Cheng Y.,University of California at San Francisco
Cell | Year: 2015
Until only a few years ago, single-particle electron cryo-microscopy (cryo-EM) was usually not the first choice for many structural biologists due to its limited resolution in the range of nanometer to subnanometer. Now, this method rivals X-ray crystallography in terms of resolution and can be used to determine atomic structures of macromolecules that are either refractory to crystallization or difficult to crystallize in specific functional states. In this review, I discuss the recent breakthroughs in both hardware and software that transformed cryo-microscopy, enabling understanding of complex biomolecules and their functions at atomic level. © 2015 Elsevier Inc.
Chapman H.A.,University of California at San Francisco
Annual Review of Physiology | Year: 2011
Lung epithelial cells have emerged as a frequent target of injury, a driver of normal repair, and a key element in the pathobiology of fibrotic lung diseases. An important aspect of epithelial cells is their capacity to respond to microenvironmental cues by undergoing epithelial-mesenchymal transition (EMT). EMT is not simply widespread conversion of epithelial cells to fibroblasts but a graded response whereby epithelial cells reversibly acquire mesenchymal features and enhanced capacity for mesenchymal cross-talk. Recent studies elucidate distinct integrin-sensing systems that coordinate activity of TGFβ1, a critical signaling element regulating EMT, with the presence of proinflammatory signals and cell injury. Repeated injury superimposes persistent inflammation and hypoxia onto these highly regulated repair pathways, potentially overwhelming orderly repair and creating sustained fibrogenesis. Understanding specific signaling mechanisms driving the mesenchymal response to TGFβ1 may reveal therapeutics to attenuate fibrogenesis yet preserve the important homeostatic functions of TGFβ1. © 2011 by Annual Reviews. All rights reserved.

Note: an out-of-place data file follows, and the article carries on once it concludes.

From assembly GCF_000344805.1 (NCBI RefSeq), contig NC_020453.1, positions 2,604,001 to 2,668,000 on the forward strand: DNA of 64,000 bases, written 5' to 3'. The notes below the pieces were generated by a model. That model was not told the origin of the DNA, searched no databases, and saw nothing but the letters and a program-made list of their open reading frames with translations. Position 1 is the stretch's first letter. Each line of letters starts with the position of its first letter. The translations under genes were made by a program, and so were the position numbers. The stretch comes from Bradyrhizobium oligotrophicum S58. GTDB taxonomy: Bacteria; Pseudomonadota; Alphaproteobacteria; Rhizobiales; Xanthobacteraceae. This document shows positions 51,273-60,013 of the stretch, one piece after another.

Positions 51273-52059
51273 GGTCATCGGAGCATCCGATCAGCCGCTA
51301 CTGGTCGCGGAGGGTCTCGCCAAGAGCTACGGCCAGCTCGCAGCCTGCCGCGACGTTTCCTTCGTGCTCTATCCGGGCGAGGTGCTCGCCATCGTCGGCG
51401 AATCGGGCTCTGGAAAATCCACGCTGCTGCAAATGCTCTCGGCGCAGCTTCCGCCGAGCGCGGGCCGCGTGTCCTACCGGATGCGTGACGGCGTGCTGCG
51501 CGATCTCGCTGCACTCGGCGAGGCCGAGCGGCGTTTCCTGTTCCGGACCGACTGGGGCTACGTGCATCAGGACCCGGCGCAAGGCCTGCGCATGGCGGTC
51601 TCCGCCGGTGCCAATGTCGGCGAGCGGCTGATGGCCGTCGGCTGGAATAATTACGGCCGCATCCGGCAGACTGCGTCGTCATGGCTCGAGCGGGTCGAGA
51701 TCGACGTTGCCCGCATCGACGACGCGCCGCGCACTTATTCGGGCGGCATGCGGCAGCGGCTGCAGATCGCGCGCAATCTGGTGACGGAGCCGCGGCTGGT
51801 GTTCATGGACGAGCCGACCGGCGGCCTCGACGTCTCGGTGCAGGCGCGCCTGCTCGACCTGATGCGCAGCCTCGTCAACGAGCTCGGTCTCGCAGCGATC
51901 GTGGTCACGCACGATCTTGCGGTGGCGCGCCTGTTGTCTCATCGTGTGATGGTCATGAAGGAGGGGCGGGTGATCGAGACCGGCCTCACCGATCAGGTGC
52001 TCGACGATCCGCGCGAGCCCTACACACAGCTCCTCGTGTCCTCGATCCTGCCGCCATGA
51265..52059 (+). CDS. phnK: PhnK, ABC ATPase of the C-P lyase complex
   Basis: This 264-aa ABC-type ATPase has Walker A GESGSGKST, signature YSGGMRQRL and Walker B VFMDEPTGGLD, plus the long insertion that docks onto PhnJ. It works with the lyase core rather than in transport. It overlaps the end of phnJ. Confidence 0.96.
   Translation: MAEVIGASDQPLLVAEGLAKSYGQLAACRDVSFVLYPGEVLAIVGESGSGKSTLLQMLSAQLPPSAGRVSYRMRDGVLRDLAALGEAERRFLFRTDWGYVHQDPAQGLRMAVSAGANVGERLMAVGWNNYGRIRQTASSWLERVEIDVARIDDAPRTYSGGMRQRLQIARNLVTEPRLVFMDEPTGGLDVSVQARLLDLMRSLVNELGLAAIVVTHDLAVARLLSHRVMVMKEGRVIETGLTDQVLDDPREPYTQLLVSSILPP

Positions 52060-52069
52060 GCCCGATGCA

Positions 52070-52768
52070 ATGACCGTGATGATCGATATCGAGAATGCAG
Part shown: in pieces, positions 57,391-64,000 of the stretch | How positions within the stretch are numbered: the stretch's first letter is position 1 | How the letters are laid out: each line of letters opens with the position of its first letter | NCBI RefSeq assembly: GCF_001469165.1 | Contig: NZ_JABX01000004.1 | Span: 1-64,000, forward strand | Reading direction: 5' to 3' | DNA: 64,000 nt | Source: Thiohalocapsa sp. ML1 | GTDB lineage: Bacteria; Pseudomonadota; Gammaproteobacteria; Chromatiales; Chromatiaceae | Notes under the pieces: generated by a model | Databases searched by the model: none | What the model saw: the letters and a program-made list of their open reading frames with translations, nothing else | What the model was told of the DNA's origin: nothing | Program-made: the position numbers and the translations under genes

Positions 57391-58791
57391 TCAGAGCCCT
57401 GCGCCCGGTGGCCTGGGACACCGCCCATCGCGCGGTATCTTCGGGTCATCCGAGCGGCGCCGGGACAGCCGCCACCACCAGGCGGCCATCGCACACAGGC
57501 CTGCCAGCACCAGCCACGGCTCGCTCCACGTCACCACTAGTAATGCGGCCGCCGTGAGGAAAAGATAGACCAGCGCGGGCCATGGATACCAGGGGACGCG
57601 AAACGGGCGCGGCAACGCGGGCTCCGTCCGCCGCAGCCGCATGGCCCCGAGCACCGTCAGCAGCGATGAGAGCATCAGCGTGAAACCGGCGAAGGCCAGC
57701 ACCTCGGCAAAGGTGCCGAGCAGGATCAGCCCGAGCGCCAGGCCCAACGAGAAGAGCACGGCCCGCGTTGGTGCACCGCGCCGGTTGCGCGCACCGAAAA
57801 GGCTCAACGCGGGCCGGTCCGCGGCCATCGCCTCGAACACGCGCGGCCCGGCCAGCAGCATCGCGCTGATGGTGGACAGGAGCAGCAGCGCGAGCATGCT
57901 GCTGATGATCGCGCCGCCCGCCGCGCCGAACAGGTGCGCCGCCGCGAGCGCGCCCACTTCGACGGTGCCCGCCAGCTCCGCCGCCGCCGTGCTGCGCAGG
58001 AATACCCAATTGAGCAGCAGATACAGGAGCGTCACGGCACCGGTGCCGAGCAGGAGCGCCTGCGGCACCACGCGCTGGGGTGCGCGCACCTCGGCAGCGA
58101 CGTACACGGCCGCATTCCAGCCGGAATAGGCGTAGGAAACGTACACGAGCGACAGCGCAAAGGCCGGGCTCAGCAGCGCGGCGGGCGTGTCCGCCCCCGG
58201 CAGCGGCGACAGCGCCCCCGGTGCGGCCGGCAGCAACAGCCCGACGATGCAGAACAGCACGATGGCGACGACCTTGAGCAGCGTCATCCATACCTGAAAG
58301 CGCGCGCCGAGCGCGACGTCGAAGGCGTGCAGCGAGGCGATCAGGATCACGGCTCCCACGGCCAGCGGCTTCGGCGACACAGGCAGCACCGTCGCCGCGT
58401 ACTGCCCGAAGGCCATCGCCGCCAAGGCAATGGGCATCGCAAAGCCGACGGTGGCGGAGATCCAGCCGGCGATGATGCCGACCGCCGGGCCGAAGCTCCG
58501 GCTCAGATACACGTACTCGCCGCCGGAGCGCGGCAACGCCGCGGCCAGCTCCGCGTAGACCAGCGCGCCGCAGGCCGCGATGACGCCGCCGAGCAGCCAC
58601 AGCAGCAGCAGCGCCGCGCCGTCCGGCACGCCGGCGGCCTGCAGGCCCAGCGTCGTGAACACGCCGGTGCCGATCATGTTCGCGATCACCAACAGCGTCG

Ortiz De Montellano P.R.,University of California at San Francisco
Chemical Reviews | Year: 2010
A study was conducted to demonstrate hydrocarbon hydroxylation by cytochrome P450 enzymes. The cytochrome P450 enzymes were defined by the presence in the proteins heme prosthetic group coordinated on the proximal side by a thiolate ion. Investigations revealed that the principles of cytochrome P450 enzymes hydrocarbon hydroxylation applied to other hydroxylation reactions, including those that occurred on carbons adjacent to nitrogen, sulfur, or oxygen. The P450 enzyme was in the ferric state and had a thiolate proximal ligand and the distal ligand was a water molecule. Reduction in the ferrous enzyme was followed by binding of molecular oxygen to give the ferrous dioxy complex. This complex was observed and characterized by P450 cam by diverse physical techniques.
Kenyon C.J.,University of California at San Francisco
Nature | Year: 2010
The nematode Caenorhabditis elegans ages and dies in a few weeks, but humans can live for 100 years or more. Assuming that the ancestor we share with nematodes aged rapidly, this means that over evolutionary time mutations have increased lifespan more than 2,000-fold. Which genes can extend lifespan? Can we augment their activities and live even longer? After centuries of wistful poetry and wild imagination, we are now getting answers, often unexpected ones, to these fundamental questions. © 2010 Macmillan Publishers Limited. All rights reserved.